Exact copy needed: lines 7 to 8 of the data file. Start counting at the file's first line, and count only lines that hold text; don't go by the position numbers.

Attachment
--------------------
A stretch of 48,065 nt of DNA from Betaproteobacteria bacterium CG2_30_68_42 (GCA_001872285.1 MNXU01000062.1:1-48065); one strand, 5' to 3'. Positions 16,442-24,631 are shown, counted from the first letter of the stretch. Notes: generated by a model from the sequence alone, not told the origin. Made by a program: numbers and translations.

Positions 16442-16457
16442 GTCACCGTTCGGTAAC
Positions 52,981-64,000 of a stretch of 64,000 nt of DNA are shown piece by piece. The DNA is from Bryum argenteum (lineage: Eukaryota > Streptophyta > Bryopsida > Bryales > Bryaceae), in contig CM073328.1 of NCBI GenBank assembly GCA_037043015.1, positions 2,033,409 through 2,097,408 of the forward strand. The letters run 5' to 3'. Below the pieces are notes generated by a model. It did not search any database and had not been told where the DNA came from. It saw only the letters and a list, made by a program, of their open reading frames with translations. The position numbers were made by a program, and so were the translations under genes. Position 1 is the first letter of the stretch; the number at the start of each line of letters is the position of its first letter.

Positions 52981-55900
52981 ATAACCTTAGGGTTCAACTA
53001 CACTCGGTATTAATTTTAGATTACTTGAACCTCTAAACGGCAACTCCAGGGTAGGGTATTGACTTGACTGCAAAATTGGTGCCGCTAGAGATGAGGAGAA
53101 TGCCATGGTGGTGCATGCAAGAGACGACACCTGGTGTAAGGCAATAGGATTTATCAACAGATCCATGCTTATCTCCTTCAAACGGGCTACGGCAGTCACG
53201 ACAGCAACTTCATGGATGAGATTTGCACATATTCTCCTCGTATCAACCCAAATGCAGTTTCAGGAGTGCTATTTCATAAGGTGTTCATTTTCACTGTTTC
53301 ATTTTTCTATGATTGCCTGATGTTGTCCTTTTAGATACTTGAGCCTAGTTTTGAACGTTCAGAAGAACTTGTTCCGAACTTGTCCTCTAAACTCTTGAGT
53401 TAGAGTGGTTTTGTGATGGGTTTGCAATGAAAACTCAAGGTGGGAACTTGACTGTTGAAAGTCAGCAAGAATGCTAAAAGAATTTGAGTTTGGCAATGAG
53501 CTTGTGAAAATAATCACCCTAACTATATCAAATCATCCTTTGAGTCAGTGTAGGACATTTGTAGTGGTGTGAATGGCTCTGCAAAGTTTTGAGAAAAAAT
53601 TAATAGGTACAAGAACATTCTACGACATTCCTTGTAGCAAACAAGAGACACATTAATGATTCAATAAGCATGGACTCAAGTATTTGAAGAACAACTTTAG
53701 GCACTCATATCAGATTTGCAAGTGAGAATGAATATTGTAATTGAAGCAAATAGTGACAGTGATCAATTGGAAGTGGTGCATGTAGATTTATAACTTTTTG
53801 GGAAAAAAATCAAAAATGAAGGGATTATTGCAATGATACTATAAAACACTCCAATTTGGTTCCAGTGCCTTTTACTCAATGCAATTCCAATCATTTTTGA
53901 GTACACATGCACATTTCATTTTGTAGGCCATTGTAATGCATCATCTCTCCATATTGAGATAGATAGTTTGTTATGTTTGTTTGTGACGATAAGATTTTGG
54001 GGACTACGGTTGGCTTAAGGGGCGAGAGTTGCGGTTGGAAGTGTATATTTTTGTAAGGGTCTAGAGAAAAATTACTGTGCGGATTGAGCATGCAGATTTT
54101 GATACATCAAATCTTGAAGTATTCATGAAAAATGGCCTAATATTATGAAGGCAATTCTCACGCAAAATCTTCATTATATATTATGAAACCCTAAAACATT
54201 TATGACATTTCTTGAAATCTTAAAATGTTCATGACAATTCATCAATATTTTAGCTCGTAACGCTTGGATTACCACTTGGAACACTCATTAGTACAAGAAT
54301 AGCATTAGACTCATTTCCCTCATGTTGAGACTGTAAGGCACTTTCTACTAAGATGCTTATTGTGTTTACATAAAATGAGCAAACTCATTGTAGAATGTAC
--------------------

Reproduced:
53001 CACTCGGTATTAATTTTAGATTACTTGAACCTCTAAACGGCAACTCCAGGGTAGGGTATTGACTTGACTGCAAAATTGGTGCCGCTAGAGATGAGGAGAA
53101 TGCCATGGTGGTGCATGCAAGAGACGACACCTGGTGTAAGGCAATAGGATTTATCAACAGATCCATGCTTATCTCCTTCAAACGGGCTACGGCAGTCACG